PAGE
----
During this past year, God taught me to be thankful for my church family. God called me to be a pastor, and I love my calling. But this year has been uniquely disconcerting. Shutdowns, reopening, disinfecting, distancing, online worship are things they don’t teach you in seminary. But during this entire year, our church family at Wilkesboro Baptist has remained gracious and encouraging. Our church generously gave more than our budgeted needs, participated in online worship, continued serving community mission partners, and prayed for our church and staff. We’ve had no major arguments, frustrations, and fusses. I’m grateful for a church family that’s been supportive, generous, and involved during this challenging year.

During this past year, God taught me to be thankful for the little things. I never thought I would miss seeing people smile. But with everyone masking up, one has to look closely at the eyes to see a smile. I’m grateful for the waves, elbow bumps, and greetings that have replaced hugs and handshakes. I’m grateful for moments in the sunshine and the little things that God does to remind me of his presence. It is good for us to pause and be thankful for the little things in our daily experiences.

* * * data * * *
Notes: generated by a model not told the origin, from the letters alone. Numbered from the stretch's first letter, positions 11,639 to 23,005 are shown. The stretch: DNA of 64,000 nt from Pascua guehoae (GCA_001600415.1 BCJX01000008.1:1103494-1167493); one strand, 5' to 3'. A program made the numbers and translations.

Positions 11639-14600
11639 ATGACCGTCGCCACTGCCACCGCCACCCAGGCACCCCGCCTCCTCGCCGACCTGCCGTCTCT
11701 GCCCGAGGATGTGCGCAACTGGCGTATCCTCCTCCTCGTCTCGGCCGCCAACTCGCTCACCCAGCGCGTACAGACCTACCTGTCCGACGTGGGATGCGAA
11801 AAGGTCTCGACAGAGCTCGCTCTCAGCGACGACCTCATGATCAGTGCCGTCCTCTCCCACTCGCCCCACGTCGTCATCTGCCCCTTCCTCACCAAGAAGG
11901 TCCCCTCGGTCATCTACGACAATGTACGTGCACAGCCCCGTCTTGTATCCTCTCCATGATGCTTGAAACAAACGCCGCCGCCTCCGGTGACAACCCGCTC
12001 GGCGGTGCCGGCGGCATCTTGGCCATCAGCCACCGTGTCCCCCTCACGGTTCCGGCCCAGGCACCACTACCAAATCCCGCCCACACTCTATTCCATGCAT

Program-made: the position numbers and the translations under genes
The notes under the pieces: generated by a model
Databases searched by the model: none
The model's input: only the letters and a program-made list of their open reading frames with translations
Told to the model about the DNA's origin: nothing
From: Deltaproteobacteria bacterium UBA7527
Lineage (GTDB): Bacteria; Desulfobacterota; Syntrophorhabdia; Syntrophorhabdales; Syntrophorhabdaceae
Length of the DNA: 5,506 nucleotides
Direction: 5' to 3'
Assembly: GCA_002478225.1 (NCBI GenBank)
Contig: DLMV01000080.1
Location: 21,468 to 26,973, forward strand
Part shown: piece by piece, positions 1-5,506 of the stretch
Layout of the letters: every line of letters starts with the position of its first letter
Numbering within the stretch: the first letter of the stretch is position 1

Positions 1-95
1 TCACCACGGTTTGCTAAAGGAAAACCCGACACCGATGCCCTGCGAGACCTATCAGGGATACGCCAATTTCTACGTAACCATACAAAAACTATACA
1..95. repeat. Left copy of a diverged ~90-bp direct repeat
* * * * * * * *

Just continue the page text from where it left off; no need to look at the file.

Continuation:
During this past year, God taught me to be thankful for good books. Someone once said that we are most shaped by the people we meet, the places we go, and the books we read. With limited opportunities to meet new people and travel during this pandemic, reading is one thing that I could do. This past year gave me the opportunity to finish Francis Schaeffer’s complete works, subscribe to membership to engage with books when I’m unable to sit down, and to read many other books. In addition to Schaeffer’s works, here are a few favorite reads from my pandemic year. Favorite philosophy/theology book: Pagans and Christians in the City, by Steven Smith. Favorite commentary: Jeremiah and Lamentations: From Sorrow to Hope (Preaching the Word Series), by Philip Graham Ryken. Favorite biography: Leonardo da Vinci, by Walter Isaacson. Favorite leadership book: Eat That Frog, Brian Tracy. A book that challenged me: Dopesick, by Beth Macy. Most inspiring book of this past year: The Hiding Place, Corrie Ten Boom.